Many people are concerned that filing for personal bankruptcy means losing everything they own. After all, in a chapter 7 bankruptcy, everything you own and owe is legally transferred to a Bankruptcy Trustee, who can then use your assets to pay your debts. Legal ownership of the assets is transferred back to you when the bankruptcy is completed. But you won’t lose all your assets when filing bankruptcy, because there are some things the Bankruptcy Trustee cannot use to repay your debts.
Retirement Accounts Survive Bankruptcy
If you go through bankruptcy, your 401k and 403b accounts survive, no matter how much money is in them. If you have money in individual retirement accounts (IRAs), you get to keep up $1.3 million of your IRAs.
Wildcard Exemption or Homestead Exemption
In California, you are entitled to either the homestead exemption, or the wildcard exemption. With the wildcard exemption, you are allowed to keep approximately $28,000 worth of assets and cash that you select. This means you can keep your baseball card collection or your camper or anything else that is either less than $28,000 or that would be difficult for the Bankruptcy Trustee to sell and get a decent price for. For example, is it difficult for trustees to sell most jewelry (your marriage and engagement rings are exempt from sale), particularly for anywhere close to full value.
Or, if you are a home-owner, you can select the homestead exemption. This allows you to keep between $300,000 to $600,000 of equity in your primary residence in California. The actual amount is based on the median price of a house sales in your county in the year prior to filing bankruptcy. For example, right now, the median sales price in Ventura County is $742,000, which means anyone filing bankruptcy in Ventura county can protect up to $600,000 of equity in their main residence. Learn more here on my website.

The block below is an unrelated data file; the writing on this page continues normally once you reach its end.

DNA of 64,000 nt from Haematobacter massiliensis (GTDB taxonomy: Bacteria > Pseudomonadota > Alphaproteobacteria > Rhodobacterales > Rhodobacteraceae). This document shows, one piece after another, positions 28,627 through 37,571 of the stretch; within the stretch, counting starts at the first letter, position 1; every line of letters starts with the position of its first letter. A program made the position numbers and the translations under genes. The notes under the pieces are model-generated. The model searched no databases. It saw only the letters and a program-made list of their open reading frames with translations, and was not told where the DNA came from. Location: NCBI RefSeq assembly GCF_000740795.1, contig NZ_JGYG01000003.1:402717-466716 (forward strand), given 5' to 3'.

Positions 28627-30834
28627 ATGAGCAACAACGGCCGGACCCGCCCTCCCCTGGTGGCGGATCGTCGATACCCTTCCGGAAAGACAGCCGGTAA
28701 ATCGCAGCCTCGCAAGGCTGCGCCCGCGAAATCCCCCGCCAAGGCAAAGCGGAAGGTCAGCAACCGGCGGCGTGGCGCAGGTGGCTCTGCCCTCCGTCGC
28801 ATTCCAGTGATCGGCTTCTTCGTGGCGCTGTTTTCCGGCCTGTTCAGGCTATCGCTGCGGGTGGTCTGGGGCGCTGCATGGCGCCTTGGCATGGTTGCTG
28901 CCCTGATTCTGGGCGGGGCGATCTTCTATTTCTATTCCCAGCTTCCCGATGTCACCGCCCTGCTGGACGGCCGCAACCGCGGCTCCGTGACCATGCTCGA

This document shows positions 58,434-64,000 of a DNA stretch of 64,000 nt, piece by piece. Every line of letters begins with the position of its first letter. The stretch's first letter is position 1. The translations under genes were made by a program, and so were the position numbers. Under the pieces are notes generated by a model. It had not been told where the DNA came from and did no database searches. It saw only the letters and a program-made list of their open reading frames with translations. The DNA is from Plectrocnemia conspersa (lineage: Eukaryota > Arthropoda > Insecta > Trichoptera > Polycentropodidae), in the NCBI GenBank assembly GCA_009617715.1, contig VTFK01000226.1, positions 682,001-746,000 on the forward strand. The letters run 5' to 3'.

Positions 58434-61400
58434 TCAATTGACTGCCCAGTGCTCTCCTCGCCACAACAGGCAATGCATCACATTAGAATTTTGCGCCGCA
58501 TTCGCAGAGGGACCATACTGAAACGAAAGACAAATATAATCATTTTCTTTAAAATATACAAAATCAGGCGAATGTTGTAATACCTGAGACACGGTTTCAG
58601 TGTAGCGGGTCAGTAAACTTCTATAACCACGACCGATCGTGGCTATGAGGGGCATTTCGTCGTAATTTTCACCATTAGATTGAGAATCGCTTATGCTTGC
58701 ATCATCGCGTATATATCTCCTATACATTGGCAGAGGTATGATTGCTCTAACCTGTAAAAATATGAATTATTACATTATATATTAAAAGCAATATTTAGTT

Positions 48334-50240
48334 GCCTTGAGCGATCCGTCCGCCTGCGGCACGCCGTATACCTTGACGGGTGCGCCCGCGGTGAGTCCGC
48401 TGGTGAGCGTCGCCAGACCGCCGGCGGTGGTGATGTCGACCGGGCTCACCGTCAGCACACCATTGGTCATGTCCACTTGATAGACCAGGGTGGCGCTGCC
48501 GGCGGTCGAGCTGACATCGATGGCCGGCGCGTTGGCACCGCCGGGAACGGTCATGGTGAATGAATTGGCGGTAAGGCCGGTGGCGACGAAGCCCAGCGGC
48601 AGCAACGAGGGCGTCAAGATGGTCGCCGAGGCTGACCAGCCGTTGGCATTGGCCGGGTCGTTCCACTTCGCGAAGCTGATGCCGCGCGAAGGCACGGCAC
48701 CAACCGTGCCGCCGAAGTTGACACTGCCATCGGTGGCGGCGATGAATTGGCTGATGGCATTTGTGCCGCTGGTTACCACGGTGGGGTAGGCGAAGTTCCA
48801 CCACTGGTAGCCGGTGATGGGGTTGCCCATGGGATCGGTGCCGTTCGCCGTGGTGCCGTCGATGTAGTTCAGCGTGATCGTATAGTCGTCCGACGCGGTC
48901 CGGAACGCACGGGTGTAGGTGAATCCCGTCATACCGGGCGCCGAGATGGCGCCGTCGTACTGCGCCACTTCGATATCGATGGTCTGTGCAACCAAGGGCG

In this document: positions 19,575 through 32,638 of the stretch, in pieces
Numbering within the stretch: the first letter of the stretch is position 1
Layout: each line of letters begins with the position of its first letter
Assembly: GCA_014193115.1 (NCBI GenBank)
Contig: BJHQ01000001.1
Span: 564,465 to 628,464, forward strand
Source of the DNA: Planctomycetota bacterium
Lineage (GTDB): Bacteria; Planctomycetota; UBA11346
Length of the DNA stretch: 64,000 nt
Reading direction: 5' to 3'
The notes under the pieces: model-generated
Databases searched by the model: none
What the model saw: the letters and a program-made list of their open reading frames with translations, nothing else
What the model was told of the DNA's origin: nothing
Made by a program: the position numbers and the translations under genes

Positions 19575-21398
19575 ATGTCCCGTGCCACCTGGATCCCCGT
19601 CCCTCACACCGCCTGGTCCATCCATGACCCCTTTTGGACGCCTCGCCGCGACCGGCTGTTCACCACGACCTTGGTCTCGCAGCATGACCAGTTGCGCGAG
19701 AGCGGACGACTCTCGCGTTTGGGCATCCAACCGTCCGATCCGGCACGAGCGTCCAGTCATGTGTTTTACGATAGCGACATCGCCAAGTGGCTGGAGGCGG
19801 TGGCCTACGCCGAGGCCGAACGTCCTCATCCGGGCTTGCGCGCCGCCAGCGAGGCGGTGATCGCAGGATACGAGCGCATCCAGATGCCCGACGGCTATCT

Think About What You’ll Gain, Not What You May Lose
The reality for most people considering bankruptcy is that they already owe more than they own, or close to it. Most people have liquidated a lot of accounts and sold assets by the time they are seriously considering bankruptcy. So, the reality is that there’s often not much left to lose in bankruptcy. It’s better to stop fixating on what you might “lose” in bankruptcy. Keep the focus of your thoughts on the good that will come from filing for bankruptcy: a chance to eliminate the debts you owe and make a fresh financial start. However, you must give your attorney all the facts about your financial situation (good, bad, and worse), so s/he can accurately determine whether filing bankruptcy will improve or worsen your financial situation.
And remember: speaking to an attorney about whether bankruptcy is appropriate for your situation is simply gathering information. You don’t need to commit to anything, but you will be much better off educating yourself on the options that can help you get out from crushing debt.
April 19, 2021